Every year at this time, I find myself defending goldenrod from unfair attacks by sneezy, watery-eyed, congested people looking for something to blame for their discomfort.
Poor goldenrod; for a showy native wildflower (actually numerous species of wildflower), it sure has public relations issues. Some species, particularly Canada goldenrod, tend to act pretty weedy – showing up quickly and abundantly in abandoned cropfields and chronically overgrazed pastures. In some cases, it can look much like an invasive plant, causing some (including me) to wonder about whether it warrants some control efforts.
But it’s during allergy season that goldenrod’s reputation takes the biggest hit. When people start to sneeze and wheeze in the late summer/early fall, they look around (through their red puffy eyes) for the culprit, and goldenrod is the tallest, showiest, weediest looking plant they see. Ah ha! That must be the problem plant!
Allergic reactions to pollen are usually the result of breathing air that contains pollen grains. Our bodies react to the chemicals in those pollen grains, causing symptoms that include sneezing, itchy and watery eyes, congestion, and others. The pollen we breathe in comes from plant species that rely on the wind to transport their lightweight pollen from flower to flower. Those wind-pollinated species make a tremendous amount of pollen to increase the chance that at least some of their pollen grains will get blown toward other plants of the same species.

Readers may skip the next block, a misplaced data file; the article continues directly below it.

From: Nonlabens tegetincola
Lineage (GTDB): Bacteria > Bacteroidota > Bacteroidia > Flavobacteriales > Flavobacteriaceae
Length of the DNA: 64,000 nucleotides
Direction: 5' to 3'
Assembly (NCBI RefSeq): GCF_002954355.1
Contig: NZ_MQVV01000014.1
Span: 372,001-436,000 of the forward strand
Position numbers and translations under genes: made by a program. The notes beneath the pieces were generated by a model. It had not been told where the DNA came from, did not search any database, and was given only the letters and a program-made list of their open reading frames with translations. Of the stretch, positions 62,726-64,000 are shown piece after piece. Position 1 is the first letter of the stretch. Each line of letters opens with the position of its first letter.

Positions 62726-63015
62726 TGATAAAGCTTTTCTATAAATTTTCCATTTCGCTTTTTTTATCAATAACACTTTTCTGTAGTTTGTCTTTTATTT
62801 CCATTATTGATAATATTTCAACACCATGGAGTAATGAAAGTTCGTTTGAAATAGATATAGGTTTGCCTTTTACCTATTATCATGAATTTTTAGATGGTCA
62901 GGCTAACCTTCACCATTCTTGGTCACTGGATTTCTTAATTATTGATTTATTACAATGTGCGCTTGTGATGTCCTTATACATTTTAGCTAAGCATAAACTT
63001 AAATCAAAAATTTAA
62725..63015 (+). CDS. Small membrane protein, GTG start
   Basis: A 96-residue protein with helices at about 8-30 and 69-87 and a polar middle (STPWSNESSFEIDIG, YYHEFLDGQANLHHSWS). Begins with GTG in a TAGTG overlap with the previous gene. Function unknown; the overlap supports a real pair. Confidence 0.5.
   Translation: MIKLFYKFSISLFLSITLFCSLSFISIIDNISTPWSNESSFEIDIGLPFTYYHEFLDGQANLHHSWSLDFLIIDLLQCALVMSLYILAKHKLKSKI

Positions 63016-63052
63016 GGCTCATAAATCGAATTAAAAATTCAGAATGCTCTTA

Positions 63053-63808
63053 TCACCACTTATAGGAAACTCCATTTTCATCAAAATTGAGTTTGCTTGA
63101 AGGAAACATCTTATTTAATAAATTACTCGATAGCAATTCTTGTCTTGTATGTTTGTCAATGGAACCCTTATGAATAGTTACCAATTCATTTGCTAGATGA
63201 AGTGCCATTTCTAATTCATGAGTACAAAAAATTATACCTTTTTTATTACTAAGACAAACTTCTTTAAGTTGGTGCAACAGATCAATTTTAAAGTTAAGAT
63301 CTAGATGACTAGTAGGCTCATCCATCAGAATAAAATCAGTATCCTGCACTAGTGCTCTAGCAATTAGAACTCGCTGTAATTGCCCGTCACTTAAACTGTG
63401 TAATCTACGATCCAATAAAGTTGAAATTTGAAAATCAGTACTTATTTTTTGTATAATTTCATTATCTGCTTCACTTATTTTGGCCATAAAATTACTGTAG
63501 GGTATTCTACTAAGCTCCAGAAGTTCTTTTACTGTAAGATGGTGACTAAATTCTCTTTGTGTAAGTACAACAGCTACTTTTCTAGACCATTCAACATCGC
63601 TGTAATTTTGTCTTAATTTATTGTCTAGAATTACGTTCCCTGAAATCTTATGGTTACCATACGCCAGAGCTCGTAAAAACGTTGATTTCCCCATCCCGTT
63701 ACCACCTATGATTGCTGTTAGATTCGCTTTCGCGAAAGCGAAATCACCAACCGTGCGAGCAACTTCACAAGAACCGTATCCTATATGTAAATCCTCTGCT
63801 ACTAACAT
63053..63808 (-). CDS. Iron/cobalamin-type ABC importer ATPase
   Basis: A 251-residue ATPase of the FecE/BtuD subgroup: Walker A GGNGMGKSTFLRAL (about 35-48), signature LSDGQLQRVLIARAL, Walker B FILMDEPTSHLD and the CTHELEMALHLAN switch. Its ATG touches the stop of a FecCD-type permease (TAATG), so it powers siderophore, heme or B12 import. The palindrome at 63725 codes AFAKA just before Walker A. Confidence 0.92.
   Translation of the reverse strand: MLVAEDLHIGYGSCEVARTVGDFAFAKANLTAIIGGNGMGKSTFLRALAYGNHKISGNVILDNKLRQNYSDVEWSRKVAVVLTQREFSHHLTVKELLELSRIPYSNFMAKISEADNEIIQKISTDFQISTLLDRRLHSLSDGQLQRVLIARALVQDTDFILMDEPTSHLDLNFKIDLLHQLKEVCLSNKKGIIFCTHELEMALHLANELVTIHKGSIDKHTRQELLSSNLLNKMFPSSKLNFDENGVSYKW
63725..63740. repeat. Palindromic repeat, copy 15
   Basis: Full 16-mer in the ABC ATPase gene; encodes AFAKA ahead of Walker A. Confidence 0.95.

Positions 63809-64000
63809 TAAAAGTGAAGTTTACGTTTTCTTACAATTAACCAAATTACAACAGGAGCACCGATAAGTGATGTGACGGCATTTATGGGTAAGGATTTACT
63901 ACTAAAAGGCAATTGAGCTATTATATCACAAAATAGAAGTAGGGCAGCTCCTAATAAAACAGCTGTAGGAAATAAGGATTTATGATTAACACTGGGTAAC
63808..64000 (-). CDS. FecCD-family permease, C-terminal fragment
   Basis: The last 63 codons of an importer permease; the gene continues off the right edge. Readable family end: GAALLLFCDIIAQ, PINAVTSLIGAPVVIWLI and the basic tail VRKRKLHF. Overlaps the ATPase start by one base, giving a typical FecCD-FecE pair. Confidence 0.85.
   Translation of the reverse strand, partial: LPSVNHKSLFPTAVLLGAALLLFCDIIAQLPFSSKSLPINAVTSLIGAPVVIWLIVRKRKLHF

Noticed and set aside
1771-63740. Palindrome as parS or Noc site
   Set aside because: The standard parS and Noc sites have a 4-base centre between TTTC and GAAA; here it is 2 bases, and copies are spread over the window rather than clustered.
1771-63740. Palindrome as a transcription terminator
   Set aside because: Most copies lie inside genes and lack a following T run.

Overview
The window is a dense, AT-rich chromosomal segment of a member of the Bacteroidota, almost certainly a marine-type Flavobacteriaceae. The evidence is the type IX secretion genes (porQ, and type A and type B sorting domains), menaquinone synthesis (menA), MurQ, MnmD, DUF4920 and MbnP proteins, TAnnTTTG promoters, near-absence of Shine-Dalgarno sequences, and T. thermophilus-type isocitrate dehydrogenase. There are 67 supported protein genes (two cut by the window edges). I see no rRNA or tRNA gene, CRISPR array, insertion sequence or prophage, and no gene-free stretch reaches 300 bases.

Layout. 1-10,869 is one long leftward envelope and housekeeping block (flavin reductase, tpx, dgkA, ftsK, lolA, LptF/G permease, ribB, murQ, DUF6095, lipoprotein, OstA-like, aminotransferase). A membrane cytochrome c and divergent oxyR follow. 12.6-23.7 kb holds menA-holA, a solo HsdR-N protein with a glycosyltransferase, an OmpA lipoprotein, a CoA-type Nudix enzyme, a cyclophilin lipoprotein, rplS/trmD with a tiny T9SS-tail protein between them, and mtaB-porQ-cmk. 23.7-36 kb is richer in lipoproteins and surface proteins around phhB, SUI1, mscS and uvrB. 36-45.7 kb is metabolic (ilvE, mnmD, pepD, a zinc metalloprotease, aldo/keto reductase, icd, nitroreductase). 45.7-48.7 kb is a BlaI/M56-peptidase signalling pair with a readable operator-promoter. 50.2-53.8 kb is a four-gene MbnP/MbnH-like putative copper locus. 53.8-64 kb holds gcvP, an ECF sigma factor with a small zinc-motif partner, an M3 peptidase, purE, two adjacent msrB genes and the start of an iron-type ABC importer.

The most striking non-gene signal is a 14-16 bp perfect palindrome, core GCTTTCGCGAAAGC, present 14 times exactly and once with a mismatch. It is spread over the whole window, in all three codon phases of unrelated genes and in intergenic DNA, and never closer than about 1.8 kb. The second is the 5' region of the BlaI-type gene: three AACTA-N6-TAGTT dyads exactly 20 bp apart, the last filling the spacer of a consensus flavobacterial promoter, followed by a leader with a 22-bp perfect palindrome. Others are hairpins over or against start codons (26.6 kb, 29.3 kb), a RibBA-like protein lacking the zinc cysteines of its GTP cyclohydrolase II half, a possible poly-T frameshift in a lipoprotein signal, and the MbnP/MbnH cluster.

In contrast to wind-pollinated plants, plants that are insect pollinated tend to create heavier, stickier, pollen grains that don’t get picked up by the wind. Instead, those plants rely on bees and other insects to carry pollen from flower to flower. To attract pollinators, insect-pollinated plants have to create big, showy, and colorful flowers. Wind-pollinated plants such as grasses, pine trees, and ragweed don’t need to spend resources making big fancy flowers. They just make lots of pollen and let it blow.
Now, consider goldenrod flowers. Definitely showy and colorful, right? That, and the numerous insects crawling around on the flowers make it pretty obvious that goldenrod is insect pollinated. When you walk through a patch of blooming goldenrod, you’ll never see a big poof of pollen come off the flowers as you knock into them. Instead the pollen sits tightly on the numerous little flowers, waiting to stick to a fuzzy bee or other insect.
When you look at the evidence, it seems obvious that goldenrod isn’t to blame for our itchy watery eyes and congested noses. How, then, did it become such a hayfever scapegoat?